This piece mentions the topic of suicide. Please use your discretion.
Reading The Bell Jar by Sylvia Plath as a teenager, gave me my first ever “aha!” experience. In that moment, I remember vividly thinking to myself: I know exactly what that feels like. An extremely talented writer, Plath bravely documented her struggle with depression, that which eventually led her to die by suicide. Before that, I never knew the words for what this is.
Looking back, as a child, there was always something that was just a little “off” about me. Unlike most children, I couldn’t stand to be around others my same age. I preferred being alone or sitting with the adults who played cards late into the night. Truthfully, I was terrified to leave my mother’s side for fear that something would happen, and we’d be separated. There were several attempts at sleepovers, all of which failed miserably. Each time I swore I’d be able to stay the entire night, only to call my mother late to come pick me up. There was an overwhelming anxiety and sense of panic that I just couldn’t shake.
Truth be told, there’s probably a good reason for that. At best, my childhood would be described as tumultuous. My earliest memory of life is witnessing my father get arrested for physically abusing my mother and holding her hostage. I was two. I relived that night several times a week after I fell asleep, only to wake up crying like that little girl in the dream. The nightmares didn’t stop until the end of high school. We were poor and lived in government housing for a while. My mother struggled as a single parent of three girls, often working two jobs. We were surrounded by addiction and alcohol. We moved at least once a year. Honestly, I don’t feel like I ever had a childhood.
Over the years, my friends and partners have picked up on my past and the trauma it entails. But they never ask for details and I don’t offer them. I’ve kept most of my struggles to myself. Admittedly, a part of the reason is because I never wanted pity from anyone. Secondly, the stories we tell become absorbed and carried by the listener. I lived it. That is enough.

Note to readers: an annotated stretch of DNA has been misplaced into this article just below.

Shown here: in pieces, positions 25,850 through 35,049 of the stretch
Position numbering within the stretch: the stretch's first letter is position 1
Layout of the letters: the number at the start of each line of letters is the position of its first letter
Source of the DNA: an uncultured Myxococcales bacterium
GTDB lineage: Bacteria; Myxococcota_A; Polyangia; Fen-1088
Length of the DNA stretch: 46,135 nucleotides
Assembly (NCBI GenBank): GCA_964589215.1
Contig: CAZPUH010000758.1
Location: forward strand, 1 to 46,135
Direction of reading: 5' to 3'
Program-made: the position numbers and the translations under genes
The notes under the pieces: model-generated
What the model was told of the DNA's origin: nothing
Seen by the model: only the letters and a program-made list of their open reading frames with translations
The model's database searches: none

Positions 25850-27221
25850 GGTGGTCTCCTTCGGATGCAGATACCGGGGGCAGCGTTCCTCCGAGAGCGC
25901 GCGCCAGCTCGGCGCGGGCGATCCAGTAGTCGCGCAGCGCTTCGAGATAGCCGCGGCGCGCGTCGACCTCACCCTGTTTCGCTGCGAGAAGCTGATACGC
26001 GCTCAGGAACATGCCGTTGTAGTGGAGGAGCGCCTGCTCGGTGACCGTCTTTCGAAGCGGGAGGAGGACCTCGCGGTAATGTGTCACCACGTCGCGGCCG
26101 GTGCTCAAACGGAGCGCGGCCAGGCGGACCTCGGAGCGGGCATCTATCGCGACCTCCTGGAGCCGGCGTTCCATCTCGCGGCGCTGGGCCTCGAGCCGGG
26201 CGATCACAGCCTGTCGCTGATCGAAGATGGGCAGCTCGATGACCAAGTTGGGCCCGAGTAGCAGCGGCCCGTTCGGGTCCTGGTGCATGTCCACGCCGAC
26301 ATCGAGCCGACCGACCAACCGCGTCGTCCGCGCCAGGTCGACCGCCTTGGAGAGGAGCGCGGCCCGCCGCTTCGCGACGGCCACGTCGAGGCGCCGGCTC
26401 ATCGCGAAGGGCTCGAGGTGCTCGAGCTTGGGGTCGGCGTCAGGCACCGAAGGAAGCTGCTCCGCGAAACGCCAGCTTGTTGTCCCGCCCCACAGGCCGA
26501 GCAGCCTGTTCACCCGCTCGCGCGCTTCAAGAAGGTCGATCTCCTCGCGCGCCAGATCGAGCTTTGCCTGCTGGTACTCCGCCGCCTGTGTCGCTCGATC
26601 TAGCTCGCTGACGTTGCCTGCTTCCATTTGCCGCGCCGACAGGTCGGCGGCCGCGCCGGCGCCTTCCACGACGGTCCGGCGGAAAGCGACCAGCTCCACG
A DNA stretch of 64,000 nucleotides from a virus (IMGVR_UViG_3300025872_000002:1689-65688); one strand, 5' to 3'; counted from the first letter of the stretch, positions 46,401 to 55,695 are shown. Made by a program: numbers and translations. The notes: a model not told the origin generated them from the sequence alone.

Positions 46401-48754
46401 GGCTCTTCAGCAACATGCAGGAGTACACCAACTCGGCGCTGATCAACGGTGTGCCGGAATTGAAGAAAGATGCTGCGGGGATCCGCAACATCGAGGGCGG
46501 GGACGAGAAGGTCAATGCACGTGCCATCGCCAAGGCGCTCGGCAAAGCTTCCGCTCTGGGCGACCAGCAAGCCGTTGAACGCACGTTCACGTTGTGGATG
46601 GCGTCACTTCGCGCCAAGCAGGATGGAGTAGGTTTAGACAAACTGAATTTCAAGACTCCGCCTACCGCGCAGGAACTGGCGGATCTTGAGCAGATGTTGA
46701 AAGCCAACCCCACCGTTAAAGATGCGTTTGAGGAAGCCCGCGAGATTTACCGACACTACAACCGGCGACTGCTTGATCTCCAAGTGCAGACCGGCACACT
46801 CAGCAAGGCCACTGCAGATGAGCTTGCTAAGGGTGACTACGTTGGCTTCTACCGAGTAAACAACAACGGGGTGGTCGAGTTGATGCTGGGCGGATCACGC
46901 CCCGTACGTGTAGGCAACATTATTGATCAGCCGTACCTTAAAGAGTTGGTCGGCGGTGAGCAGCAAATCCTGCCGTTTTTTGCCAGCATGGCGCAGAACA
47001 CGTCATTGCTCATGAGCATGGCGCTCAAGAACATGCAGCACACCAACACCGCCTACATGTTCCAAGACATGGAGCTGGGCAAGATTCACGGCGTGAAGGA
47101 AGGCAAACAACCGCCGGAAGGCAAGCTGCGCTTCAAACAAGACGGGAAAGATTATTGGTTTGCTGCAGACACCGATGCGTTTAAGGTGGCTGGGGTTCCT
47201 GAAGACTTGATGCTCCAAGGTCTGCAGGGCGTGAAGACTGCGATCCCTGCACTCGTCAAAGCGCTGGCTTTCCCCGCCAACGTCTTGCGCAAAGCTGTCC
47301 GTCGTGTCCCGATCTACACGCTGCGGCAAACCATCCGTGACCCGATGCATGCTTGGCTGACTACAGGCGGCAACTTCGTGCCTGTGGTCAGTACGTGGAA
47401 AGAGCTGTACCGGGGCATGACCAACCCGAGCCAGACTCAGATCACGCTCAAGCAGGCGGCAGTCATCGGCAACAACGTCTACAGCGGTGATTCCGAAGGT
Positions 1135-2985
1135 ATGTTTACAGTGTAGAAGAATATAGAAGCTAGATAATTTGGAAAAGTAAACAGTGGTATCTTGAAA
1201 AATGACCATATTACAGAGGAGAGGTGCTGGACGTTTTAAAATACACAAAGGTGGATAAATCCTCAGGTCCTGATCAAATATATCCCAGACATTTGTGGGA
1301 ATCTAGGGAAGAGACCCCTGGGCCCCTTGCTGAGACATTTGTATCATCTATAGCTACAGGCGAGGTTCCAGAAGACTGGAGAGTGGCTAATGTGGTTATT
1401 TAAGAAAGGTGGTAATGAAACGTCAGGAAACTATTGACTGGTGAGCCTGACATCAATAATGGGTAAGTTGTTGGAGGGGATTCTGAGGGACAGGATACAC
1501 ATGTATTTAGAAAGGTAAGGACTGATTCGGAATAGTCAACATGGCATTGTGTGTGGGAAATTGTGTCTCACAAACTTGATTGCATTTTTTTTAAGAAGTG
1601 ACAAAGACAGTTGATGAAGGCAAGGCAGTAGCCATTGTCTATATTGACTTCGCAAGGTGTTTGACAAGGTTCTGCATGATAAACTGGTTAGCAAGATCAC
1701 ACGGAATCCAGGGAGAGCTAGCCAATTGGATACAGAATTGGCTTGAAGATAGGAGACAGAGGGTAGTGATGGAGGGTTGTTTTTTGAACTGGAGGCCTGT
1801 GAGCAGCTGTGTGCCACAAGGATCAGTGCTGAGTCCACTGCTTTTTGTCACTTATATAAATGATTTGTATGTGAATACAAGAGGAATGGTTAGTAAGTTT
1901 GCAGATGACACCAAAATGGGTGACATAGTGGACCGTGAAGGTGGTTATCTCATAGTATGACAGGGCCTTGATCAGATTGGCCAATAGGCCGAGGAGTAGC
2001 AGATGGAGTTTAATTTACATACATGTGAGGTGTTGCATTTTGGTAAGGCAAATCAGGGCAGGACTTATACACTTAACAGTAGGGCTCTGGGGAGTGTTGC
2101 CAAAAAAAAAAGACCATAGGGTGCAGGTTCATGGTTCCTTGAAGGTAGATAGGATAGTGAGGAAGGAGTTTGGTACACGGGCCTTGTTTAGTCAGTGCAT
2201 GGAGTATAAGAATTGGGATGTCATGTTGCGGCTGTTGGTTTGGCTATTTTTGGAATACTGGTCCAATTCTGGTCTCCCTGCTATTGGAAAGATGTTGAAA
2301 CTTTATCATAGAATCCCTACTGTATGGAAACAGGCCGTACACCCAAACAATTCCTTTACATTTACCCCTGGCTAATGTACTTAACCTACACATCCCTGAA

Needless to say, my adolescence contained a little extra angst than the general population. I’d spend at least 12 hours a day in bed and was filled with a suffocating anger that could not be smothered. I felt victimized. I felt abandoned. Nobody, not once, stopped to ask me if I was okay. I felt invisible. I was sick of always being at the mercy of the choices others made. And, I was really pissed off. A child pissed off, is a child participating in a masquerade to cover up pain. My MD diagnosed me as having Manic Depression, which is the equivalent of Bipolar Disorder today. He recommended therapy. I went.
What they never tell you about therapy is that the success of it hinges largely on that particular therapist. A good therapist can be absurdly helpful, offering insight, new perspectives and tools for coping. But, a not-so-great one can leave you feeling even more alone than when you entered through those doors. I’ve had horrible experiences that were a waste of time, as well as really good ones that I wouldn’t change for the world. But my first interaction with therapy, unfortunately, falls into the former category.
I arrived at her private practice, out of her penthouse condo on the beach. Our first visit was filled with the usual “get to know you” questions and she was clearly distracted, as she answered phone calls and dealt with her cat. Our second visit was worse. This is where I was interrogated about my diet and nutrition. She insisted that if I just ate better, everything would be fine. I somehow didn’t see how carrots would stop me from hurting myself.
I was never proud of self-injuring. There are many assumptions made when it comes to self-injurious behavior. Often, people like to play it down as ridiculous attempts to gain attention. However, it’s actually an attempt to gain some control in a world that never seems to stop spiraling. In those moments, I wasn’t thinking logically. You don’t just wake up one morning, look at your schedule, find some free space and write: “Excuse yourself to the bathroom. Hurt yourself.”
Those moments came crashing upon me and all of a sudden I was struggling to swim against a current I could not see. Trapped in that secret place in my mind, I could not move. This is the place where overwhelm transcends into paralysis. This is the place where you want to grasp reality. You hurt to cause a tangible act. You are in control. It stops when you want it to. You’re draining the emotional pain that follows you around like a shadow that is not wholly your own. After the relief, enters shame and the promise that you will not do that to yourself again. It’s okay if you end up breaking that promise, as long as no one else knows.